6 Ways You Can Save Money on Health Costs

Health expenses can really add up quickly, even with good insurance. Between sick visits, well visits, co-pays, emergencies, and dental and vision care, there are many items to pay for. Medical fees for children add an even greater cost, and often parents can feel overwhelmed by all the mounting fees.

Choosing a good insurance plan certainly helps, but unexpected medical costs, or even several small medical fees put together, can really add up. In 2013, workers paid an average of $4,565 toward the cost of their health coverage alone, and since 2003, premiums have increased 80 percent. In addition, depending on the individual plan (or lack thereof), individuals spend hundred, or even thousands of dollars each year on dental and vision costs. Luckily, there are many ways to save money on office visits and health costs, from taking care of yourself to staying in network and even taking advantage of freebies. Read on for six ways to save on health costs.

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1. Take care of your health

Most people don’t want to hear this tip, but it is completely true. If you take care of your health, you will save money. If you exercise regularly, eat healthy, and brush your teeth and floss carefully, you will most likely spend less on your healthcare. Taking care of your health includes exercise and eating healthy, but many people are surprised to learn that you can actually save money by going to your regular annual medical, dental, and — if necessary — vision appointments. If your doctor is able to catch any real issues early, you will probably save money in the long run. Taking care of your teeth now will save you money later, because you will hopefully avoid painful and expensive procedures down the road.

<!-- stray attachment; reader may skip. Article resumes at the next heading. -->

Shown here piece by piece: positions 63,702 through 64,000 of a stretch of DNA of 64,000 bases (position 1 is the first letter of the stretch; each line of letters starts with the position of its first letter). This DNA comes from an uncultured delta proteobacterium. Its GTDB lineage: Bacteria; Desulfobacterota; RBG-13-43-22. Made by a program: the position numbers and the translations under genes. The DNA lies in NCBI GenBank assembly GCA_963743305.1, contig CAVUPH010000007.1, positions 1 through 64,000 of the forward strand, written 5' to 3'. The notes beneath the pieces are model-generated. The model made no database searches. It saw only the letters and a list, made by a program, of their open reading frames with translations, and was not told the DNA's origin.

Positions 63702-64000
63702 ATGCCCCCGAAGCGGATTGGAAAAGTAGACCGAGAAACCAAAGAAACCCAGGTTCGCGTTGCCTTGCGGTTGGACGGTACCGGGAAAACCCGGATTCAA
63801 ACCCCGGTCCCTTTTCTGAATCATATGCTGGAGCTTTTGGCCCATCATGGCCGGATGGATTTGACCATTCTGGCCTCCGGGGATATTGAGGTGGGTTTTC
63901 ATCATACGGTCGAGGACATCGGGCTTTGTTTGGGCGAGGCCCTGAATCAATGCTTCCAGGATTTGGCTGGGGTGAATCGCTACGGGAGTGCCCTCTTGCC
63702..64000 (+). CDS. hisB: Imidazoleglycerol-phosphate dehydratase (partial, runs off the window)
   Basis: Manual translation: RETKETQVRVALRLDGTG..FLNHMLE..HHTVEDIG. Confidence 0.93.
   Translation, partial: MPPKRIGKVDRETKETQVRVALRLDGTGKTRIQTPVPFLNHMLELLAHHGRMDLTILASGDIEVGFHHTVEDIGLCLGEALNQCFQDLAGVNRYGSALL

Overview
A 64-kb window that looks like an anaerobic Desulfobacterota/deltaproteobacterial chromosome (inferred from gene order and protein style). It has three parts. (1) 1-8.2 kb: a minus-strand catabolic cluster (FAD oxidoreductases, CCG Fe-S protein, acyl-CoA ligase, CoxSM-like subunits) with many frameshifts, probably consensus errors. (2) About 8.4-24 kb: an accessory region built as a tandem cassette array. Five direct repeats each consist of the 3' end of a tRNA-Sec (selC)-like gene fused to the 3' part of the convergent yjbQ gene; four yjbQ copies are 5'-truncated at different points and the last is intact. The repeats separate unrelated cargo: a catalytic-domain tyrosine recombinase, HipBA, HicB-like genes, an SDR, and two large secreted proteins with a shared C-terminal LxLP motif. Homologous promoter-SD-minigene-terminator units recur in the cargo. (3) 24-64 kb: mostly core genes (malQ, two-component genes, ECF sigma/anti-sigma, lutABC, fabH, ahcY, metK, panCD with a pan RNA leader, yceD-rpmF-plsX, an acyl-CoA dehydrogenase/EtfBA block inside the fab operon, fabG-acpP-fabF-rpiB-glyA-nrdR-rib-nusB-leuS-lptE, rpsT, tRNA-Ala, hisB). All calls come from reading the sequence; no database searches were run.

2. Shop around

You can shop around for anything from physicians to dentists to even frames for your glasses. When it comes to choosing a specific doctor, if you have health insurance, you should try to pick a physician who is in network. However, even within network, different doctors and hospitals will charge different amounts, so do your research.